12 Dec Best Way to Handle a Traffic Stop? Keep Your Cool
A recent news story reminded us that not everyone knows how to behave when it comes to dealing with minor traffic violations. The best advice is simple: Be polite, follow the directions of the officer, and keep your cool. Traffic stops should be quick and easy events with very little stress, but when a driver doesn’t think clearly and allows things to escalate, even the simplest traffic stop can end badly.
How Not to Do It
On November 14, an NYPD officer in Queens issued a driver a ticket for making an improper turn. The driver was unhappy with the ticket and protested, as many drivers do. But this driver took things much further.
Instead of just taking the ticket and perhaps challenging it in court, the driver proceeded to follow the ticketing officer around the neighborhood in his vehicle as the officer pulled over and ticketed two other motorists for other minor violations.
At each stop, the hot-headed driver allegedly verbally abused the officer, cursed at him, and threatened to sue. According to the officer, the driver also challenged him to a fight. It was at that point that the officer put the driver in handcuffs and arrested him, writing him up on charges of menacing, harassment, stalking, and obstruction of governmental administration.
At a hearing, the driver was allowed to plead guilty to disorderly conduct and was released. This was the man’s first arrest in New York City, so the charge will be erased and he’ll have no criminal record if he commits no other crimes for a year. But he was unapologetic about the incident and continues to threaten to sue.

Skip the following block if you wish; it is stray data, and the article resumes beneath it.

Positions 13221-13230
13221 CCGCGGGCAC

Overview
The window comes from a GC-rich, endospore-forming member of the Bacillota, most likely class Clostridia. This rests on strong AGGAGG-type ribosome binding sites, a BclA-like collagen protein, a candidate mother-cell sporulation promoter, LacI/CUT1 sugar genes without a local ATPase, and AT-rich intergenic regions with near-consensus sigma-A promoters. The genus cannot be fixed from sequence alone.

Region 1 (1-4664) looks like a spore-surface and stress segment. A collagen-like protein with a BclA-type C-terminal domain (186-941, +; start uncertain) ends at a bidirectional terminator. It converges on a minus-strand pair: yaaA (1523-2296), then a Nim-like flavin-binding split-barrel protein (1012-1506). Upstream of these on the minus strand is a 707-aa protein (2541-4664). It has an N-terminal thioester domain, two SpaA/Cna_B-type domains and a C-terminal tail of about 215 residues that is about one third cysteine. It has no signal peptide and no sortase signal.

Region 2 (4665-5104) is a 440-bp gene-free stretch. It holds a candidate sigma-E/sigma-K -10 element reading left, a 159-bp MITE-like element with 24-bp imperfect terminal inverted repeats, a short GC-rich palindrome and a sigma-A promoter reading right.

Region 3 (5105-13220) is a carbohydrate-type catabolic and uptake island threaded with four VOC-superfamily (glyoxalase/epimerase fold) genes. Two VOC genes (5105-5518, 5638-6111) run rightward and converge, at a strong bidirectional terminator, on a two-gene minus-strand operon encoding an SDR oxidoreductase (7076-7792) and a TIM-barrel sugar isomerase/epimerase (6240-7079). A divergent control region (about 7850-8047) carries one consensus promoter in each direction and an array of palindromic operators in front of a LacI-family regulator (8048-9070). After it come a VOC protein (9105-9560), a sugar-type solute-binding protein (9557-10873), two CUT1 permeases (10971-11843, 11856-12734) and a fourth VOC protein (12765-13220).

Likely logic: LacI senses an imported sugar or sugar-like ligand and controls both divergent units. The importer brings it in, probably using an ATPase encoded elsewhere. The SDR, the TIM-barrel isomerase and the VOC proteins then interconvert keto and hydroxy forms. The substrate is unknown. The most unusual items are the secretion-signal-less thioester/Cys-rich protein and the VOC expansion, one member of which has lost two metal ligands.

It Pays to Behave
If you’re pulled over, you should always be courteous and polite to the officer. It can’t hurt; after all, the officer might choose to let you off with a warning. You should never get belligerent, never get physical, and never give an officer a hard time.
During a traffic stop, an officer has the right to request your license and registration. He or she can also ask you to leave the car, and can even subject you to a pat-down search. Generally speaking, it’s usually the best course of action to comply.
You do have rights, of course—one of which is to remain silent. While it’s usually a crime to lie to the police, you’re also usually under no obligation to share information with them. Keeping your answers short and to the point is a good idea.
This isn’t a trivial issue. Average citizens are most likely to interact with police during routine traffic stops. Some places have come to see misbehavior during these meetings as a serious issue.
In Louisiana this year, a new law will require driver education courses “to include instruction relative to appropriate driver conduct when stopped by a law enforcement officer.” They wouldn’t have gone so far if they didn’t see this as a problem.
NYC Traffic Ticket Lawyer
As a traffic ticket law firm in New York City, we can’t even count how many different situations we’ve seen involving traffic stops. We also know that no amount of advice will keep every ticket from being written. But we know for certain that being on your best behavior can sometimes help, and every driver should remember that.
If you’ve come here looking for help, you’ve probably already received a ticket. The Law Office of James Medows focuses on helping drivers challenge their tickets. Many tickets can be reduced or dismissed. Give us a call today at 917-856-1247 or fill out the form at the bottom of this page to schedule a no-cost consultation.